Dr. Dre dubbed Kendrick Lamar the “King of the West Coast.” His first album “good kid, m.A.A.d city” probes his psyche during his curious teen years in California.
The album literally depicts Kendrick Lamar as the good kid within a mad city. It explores what life is like within Compton, Calif., through Lamar’s intense soliloquies, interactions and rhymes. Stirring the conscience of the listener by speaking truth track after track, Lamar proves his valid position in hip-hop.
The highly anticipated album was released on Oct. 22, more than a year after the release of his debut mixtape “Section.80.” Similar to the storytelling within “Section.80”, “good kid, m.A.A.d city” follows a plot story highlighting the tribulations of the cliché good kid within a troubled city. Lamar flows smoothly over tracks and describes his gritty and riveting experiences during his adolescence.
Lamar paints a picture that guides listeners through a story. Some listeners who are part of his massive fan base have been listening to him for more than a year.
Tyrell Gordon, a third-year physical therapy student from Stone Mountain, GA., has listened to the rapper for about two years.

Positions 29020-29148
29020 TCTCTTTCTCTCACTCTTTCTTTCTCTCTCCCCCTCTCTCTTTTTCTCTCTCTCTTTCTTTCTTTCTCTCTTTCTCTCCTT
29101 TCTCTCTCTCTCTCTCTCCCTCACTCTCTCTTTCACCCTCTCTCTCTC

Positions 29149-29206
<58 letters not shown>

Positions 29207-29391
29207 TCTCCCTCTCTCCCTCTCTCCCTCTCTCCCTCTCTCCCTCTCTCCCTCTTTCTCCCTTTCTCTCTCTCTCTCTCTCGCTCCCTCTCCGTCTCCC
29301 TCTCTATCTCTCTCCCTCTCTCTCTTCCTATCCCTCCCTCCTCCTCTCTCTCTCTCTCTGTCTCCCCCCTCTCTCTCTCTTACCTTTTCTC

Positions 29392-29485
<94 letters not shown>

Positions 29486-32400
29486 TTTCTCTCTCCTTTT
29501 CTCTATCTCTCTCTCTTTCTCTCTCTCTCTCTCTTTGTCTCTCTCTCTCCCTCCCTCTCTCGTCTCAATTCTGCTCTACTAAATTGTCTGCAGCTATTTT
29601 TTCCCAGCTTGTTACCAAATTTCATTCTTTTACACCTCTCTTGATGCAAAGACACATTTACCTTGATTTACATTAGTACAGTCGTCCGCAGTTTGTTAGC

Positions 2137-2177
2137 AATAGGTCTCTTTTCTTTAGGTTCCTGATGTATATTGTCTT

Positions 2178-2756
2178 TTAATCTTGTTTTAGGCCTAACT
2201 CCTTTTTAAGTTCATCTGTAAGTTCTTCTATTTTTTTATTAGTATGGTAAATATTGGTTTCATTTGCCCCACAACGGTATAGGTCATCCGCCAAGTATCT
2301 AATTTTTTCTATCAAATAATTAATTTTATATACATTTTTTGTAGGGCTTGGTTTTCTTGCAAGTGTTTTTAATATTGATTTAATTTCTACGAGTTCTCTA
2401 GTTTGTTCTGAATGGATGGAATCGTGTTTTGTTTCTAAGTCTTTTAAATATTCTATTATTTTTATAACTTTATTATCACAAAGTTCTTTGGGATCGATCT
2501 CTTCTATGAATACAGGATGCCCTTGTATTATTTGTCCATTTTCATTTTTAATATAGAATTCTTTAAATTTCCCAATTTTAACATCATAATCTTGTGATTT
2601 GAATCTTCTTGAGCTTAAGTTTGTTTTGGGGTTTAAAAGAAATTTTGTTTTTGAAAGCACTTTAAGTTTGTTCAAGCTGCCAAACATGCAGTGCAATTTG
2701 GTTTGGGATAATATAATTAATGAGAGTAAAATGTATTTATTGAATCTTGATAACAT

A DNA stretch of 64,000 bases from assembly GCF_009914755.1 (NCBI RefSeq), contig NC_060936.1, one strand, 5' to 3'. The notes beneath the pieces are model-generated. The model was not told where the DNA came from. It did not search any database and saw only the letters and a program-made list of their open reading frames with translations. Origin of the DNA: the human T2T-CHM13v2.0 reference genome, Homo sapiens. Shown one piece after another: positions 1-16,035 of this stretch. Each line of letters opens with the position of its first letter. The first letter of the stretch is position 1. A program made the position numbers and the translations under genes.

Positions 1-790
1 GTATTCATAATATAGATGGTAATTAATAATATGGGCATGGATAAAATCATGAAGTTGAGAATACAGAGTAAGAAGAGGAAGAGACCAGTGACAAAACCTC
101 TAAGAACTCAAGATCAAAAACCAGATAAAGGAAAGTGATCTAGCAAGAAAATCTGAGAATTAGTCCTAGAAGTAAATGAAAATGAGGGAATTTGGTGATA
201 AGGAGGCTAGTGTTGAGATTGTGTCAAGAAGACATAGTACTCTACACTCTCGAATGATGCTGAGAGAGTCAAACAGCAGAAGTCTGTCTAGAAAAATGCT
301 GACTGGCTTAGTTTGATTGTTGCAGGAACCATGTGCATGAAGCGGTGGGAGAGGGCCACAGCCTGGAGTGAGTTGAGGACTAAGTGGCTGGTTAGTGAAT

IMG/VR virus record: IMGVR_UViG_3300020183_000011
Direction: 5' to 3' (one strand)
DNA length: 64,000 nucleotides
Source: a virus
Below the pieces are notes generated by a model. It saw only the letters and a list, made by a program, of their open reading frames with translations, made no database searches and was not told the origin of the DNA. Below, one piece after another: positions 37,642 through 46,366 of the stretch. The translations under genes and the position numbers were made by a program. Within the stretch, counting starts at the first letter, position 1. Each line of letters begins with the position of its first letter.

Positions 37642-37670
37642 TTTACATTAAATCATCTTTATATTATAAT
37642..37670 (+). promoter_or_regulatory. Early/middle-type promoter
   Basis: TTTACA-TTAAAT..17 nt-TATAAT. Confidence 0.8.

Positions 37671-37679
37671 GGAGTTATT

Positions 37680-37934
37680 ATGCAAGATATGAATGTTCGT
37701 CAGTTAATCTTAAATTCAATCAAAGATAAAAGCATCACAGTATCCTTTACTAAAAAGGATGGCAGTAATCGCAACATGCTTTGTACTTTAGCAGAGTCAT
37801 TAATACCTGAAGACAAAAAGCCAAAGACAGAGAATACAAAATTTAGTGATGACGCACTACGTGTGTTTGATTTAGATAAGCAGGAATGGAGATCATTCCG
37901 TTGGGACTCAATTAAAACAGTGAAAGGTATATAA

“Kendrick is a top-tier artist,” Gordon said. “Not too many rappers have a whole lot of content in their music, and that alone separates him from most. Combine that with his unique flow, versatility and top-notch production, and you have an artist that will have an everlasting effect on hip-hop for future generations.”
With hardcore tracks such as “Backseat Freestyle” and “m.A.A.d city,” it is riveting that the artist presents tracks with a softer tone, such as “Poetic Justice” featuring Drake and “B—-, Don’t Kill My Vibe.”
Each of these softer-toned tracks offer self-reflecting lyrics. In “B—-, Don’t Kill My Vibe,” Lamar powerfully declares, “Look inside my soul and you can find gold and maybe get rich / Look inside of your soul and you can find doubt and never exist.”
Lyrics such as these suggest that listeners have high levels of intellect to understand the conscious rapper.
Dre’ Cashh, a second-year pharmacy student, has been a fan of Lamar’s since his senior year in high school and the release of Lamar’s mixtape Overly Dedicated. Cashh said in “Section.80,” he felt as if it was more of a raw type of Lamar that spit about general problems of everyday people.
“’Good Kid, M.A.A.d City’ was more of a poetic, smooth type of Lamar that dealt more with his personal life experience,” Cashh said.
“Good Kid, MA.A.D City” is worth the listen. Each track will rivet and affect your psyche. Lamar successfully presents hip-hop consciousness with a passionate approach.